Blog article
See all stories »

A cash wager - what 17th century French philosophy can tell us about cash today


​If I remember one thing from university it is Pascal’s Wager. Blaise Pascal was a seventeenth century French philosopher, mathematician & writer. One of Pascal’s most famous works was the Pensées (Thoughts), which was published posthumously in 1670. His best known “thought” is often called Pascal’s wager and it goes like this:

You start by asking a question to yourself: Should I believe in God?  And then you start answering:

Well, let’s say God exists and I believe in him, live a good life, doing good for others where I can. When I die I’ll go to heaven and all is well.

If I don’t believe in God, or don’t do good things, when I die I’ll go to hell. Not such a good result.

But what if God doesn’t exist and I live my life as a believer, doing good things, helping others etc.? When I die nothing happens but I have brought happiness to others.

If I don’t believe in him, I die. Nothing happens.

The wager tries to show that for a rationale person, whether God exists or not, the risks of an eternity in hell should be enough incentive to motivate us to believe and do good things. Seventeenth century philosophy lesson over.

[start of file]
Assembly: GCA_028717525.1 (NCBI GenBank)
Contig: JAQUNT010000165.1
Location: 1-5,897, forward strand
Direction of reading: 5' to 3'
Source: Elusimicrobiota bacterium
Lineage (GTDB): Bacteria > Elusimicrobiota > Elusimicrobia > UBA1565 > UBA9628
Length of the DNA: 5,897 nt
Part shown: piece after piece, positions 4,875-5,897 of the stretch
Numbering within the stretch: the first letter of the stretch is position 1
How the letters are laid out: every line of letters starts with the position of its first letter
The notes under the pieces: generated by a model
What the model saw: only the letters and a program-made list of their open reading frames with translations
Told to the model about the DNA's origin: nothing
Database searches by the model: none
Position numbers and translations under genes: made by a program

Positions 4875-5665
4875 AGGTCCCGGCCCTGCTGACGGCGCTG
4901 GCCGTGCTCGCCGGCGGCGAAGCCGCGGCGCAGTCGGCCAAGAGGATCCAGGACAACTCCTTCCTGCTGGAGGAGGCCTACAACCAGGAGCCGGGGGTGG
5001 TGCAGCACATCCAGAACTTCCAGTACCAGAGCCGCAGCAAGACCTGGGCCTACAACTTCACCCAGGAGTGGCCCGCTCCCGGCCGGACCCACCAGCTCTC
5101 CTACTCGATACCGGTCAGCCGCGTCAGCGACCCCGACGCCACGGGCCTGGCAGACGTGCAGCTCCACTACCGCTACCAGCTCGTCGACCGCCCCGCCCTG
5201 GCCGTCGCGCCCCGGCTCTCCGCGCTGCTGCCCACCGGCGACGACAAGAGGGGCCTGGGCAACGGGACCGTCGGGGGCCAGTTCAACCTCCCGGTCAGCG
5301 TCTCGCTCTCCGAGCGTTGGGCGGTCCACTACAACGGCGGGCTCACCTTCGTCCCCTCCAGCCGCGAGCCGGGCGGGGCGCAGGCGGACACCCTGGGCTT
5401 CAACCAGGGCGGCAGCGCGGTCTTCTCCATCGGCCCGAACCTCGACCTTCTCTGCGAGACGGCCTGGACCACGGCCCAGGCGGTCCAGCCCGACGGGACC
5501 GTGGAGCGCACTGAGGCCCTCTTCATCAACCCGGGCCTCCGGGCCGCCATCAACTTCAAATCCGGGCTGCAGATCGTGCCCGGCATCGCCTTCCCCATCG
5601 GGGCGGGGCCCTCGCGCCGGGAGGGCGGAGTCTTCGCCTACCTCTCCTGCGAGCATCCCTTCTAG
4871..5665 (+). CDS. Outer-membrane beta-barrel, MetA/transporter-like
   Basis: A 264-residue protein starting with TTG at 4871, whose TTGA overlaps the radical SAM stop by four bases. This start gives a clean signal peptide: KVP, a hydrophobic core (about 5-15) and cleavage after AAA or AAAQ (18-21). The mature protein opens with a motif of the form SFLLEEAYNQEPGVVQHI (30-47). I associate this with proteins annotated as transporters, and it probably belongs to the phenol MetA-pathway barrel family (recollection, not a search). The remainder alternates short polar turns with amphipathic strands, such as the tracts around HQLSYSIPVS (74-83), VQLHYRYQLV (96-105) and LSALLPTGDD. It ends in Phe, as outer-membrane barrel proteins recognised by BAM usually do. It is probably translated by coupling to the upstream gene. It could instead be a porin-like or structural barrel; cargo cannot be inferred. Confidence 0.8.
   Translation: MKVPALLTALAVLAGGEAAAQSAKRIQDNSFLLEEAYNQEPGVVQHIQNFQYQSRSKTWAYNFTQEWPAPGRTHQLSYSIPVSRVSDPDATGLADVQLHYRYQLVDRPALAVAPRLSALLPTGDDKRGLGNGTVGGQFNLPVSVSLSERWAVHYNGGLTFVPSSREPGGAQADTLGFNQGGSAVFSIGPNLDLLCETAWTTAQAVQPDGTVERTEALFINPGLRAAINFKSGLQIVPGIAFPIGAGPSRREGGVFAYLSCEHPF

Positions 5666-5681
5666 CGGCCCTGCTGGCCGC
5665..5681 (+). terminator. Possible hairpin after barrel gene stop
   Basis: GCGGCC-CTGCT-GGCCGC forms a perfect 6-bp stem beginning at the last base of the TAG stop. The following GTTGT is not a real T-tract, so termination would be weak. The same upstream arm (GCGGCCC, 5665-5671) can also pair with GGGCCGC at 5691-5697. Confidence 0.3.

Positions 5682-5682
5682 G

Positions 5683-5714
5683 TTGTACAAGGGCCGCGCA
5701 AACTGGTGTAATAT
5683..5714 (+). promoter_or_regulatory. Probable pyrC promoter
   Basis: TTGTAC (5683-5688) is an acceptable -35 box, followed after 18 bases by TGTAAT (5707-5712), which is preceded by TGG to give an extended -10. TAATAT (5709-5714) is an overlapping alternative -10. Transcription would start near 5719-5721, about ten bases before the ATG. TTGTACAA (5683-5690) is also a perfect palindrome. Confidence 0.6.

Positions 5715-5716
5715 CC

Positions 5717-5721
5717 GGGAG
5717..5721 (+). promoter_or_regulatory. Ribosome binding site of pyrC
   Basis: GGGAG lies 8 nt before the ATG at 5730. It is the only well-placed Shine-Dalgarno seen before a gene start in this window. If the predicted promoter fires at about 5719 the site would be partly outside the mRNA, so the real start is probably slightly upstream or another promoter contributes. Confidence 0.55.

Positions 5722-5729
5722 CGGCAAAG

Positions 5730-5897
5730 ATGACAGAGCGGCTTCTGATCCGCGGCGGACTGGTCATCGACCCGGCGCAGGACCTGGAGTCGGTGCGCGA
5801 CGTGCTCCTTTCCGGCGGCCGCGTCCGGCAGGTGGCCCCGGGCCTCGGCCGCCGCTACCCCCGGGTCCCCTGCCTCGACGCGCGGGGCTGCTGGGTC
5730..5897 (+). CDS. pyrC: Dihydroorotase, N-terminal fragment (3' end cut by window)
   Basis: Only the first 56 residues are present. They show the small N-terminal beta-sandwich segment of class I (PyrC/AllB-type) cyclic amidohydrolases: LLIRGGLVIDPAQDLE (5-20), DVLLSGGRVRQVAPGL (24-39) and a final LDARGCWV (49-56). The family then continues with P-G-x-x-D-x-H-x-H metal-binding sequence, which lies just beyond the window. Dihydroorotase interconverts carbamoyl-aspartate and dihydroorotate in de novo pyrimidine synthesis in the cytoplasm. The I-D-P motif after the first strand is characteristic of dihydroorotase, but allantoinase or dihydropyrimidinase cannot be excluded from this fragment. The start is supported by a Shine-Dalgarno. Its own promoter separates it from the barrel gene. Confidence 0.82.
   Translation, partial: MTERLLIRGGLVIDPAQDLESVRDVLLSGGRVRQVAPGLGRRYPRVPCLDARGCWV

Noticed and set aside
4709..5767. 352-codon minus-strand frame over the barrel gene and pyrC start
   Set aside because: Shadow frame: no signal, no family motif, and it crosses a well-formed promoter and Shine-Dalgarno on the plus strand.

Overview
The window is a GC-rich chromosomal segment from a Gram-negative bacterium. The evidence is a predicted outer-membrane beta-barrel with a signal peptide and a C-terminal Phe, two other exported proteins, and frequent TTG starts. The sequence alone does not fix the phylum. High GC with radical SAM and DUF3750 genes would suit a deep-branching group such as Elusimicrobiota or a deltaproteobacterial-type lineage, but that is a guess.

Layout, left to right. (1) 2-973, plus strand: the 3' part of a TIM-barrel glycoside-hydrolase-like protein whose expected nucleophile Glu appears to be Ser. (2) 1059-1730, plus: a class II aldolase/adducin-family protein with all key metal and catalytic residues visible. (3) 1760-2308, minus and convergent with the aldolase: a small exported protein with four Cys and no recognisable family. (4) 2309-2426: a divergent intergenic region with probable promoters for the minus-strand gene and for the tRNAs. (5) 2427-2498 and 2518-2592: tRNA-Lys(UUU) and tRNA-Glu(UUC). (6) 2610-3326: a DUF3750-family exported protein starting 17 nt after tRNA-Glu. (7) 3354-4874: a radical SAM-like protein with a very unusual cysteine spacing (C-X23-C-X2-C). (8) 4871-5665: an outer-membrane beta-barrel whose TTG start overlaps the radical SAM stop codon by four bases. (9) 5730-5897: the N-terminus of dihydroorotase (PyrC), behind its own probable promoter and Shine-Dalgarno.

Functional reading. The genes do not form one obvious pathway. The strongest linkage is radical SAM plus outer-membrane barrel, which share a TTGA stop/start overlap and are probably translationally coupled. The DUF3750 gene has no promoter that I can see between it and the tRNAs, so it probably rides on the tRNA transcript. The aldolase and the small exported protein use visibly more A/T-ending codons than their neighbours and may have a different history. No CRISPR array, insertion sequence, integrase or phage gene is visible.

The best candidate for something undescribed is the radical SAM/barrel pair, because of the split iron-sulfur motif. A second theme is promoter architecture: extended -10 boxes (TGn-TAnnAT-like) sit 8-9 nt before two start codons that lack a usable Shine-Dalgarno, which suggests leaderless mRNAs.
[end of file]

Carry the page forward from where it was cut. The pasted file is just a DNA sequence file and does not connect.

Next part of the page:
So how does this relate to cash handling in the twenty-first century? In a meeting today with a soon to be customer, we reached the final stages of discussion with the CEO and he asked me why should his organisation bother investing in cash automation technology when surely soon, cash would be dead?

Having first assured him that cash remains a major payment system around the world - not least here in Singapore which has alternatives a-plenty - and that to not accept cash would be to turn away a good part of his business, he asked again but what if cash were abolished tomorrow?

So here is the Pascal-like wager. What happens if cash doesn’t disappear and it continues to be around? What if cash continues to stubbornly hold on despite the rise of credit cards (50 years young and going strong), the death of cheques (announced at least 20 years ago but still refusing to die) and the expected take up of Apple pay (so far 3 out of 4 users have failed to use a second time)?

Even if cash remains the exception to the payment rule – and we are a long, long way from that yet with cash being 80% of transactions less than Euro 10 across the 300 m people Eurozone – how are you going to manage the exception? Won’t this just become more expensive and more disruptive to manage? So if that is the case, as Pascal said, isn’t it worth believing and in this case, looking at the business case?



Comments: (0)

Now hiring